Swimming Safety Rules

Swimming Safety Rules
Swimming is a fun and relaxing activity, but it is important not to let yourself be lulled into a false sense of security. According to the Centers for Disease Control, about 10 people die every day from drowning. More than 25 percent of those affected are children under the age of 14, and four times as many children receive treatment for emergency submersion injuries. Nonfatal submersion can lead to profound brain damage that may include lifelong mental impairment or a permanent vegetative state. With this in mind, it is important to know some rules to keep you and your family safe while swimming.

Know CPR

Accidents can happen to even the most careful person, and knowing CPR can make the difference between life and death for a person who has suffered a submersion injury. CPR allows you to keep someone alive until emergency help arrives and takes over.

Familiarize Yourself with the Water

If you are swimming in the ocean, pay attention to the current. Even a relatively calm current can pull you up or down the beach a considerable distance without you realizing it. If you're caught in a rip current, swim parallel to the shore until the water quits pulling you away from shore. Whether you are swimming in the ocean or a lake, always jump into the water feet first. Attempt a dive only after you know how deep the water is.

Never Swim Alone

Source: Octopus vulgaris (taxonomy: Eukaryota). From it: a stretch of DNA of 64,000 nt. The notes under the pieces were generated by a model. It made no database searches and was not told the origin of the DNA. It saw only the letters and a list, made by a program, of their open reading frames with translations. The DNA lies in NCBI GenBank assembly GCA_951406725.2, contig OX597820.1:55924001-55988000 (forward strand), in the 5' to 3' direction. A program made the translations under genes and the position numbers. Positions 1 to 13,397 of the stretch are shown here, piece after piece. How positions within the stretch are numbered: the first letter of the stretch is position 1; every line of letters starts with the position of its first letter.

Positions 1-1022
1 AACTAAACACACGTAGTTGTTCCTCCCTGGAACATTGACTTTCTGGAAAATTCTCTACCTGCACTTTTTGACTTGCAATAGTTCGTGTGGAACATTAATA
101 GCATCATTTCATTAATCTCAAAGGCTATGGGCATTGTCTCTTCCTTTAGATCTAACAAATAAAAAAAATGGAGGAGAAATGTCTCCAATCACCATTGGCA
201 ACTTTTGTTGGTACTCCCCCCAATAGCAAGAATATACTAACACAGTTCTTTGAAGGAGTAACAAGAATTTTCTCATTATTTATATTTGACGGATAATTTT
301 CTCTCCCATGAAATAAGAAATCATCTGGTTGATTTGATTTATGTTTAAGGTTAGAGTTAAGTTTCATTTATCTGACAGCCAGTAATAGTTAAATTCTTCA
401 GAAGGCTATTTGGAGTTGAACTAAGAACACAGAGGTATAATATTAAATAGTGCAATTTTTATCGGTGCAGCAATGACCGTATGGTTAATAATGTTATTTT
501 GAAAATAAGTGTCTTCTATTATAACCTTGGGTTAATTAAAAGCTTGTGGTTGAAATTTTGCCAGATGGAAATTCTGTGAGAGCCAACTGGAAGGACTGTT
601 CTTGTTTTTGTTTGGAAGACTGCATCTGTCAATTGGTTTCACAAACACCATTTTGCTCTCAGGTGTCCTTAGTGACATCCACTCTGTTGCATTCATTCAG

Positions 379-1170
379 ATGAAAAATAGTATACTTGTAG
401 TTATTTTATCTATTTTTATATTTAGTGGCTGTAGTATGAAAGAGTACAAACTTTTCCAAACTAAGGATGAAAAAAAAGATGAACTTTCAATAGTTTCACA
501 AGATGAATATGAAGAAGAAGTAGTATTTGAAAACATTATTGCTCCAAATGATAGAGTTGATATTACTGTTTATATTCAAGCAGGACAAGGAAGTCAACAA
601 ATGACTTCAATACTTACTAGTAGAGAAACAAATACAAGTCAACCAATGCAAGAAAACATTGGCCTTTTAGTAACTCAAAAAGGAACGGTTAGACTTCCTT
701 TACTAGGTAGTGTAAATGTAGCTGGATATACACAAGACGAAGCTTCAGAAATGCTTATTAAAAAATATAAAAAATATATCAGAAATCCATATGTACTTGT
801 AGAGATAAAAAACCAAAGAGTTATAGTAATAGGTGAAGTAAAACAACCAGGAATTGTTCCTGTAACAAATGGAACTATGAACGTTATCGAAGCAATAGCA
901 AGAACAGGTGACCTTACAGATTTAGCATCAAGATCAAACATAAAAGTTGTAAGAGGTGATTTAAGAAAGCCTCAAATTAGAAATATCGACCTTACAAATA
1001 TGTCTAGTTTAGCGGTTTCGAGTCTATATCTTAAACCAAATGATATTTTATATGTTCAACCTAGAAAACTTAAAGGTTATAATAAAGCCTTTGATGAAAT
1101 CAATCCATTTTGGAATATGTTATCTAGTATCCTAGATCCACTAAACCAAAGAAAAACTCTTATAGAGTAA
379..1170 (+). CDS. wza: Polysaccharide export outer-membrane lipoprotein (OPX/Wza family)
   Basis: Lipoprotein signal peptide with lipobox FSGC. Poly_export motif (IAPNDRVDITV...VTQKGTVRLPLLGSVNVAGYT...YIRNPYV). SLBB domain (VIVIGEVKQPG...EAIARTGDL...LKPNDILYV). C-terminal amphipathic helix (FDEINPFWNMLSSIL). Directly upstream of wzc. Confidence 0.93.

This is an important rule for adults and children both. In an open-water situation, both people should be in the water. While many people believe that having someone on shore counts as not swimming alone, in a large body of open water, someone on shore may not realize there are problems until it is too late.

Check Weather Conditions

Before heading out to swim, it is important to check the weather. Wind can create surface waves that obscure visibility and make swimming difficult. Recent rain stirs up sediment in the water and reduces water clarity.

Teach Children to Swim

The American Academy of Pediatrics does not recommend swimming as a method to prevent drowning before the age of 5. Children 4 and younger are not strong enough to save themselves in the event of a water emergency. Older children should receive water instruction from a trained swimming instructor.

Ask About Testing

Find out if the recreation area where you are swimming routinely tests its water for bacteria and if it reports the results. Many beaches and lakes that allow open-water swimming routinely test water for enteroccocus, which is an indicator bacterium. If there are high levels of enteroccocus, high levels of human or animal waste are likely in the water. Not all areas regularly test the water, and those that do might not publicly post results. Swimming in water with high levels of bacteria can lead to infectious diseases. To be safe, if you are unsure of the water quality, cover open cuts and don't swim with your head under the water.

Article Written By Amy Hunter

Amy Hunter has been a writer since 1998. She writes about health and lifestyle issues and enjoys writing about hiking, camping, trail running and other outdoor activities. Her work has appeared in "Sacramento Parent," ASPCA's "Animal Watch" and other print and online publications. She is the author of "The History of Mexico" and "Tony Gonzalez: Superstar of Pro Football," aimed at young-adult readers.

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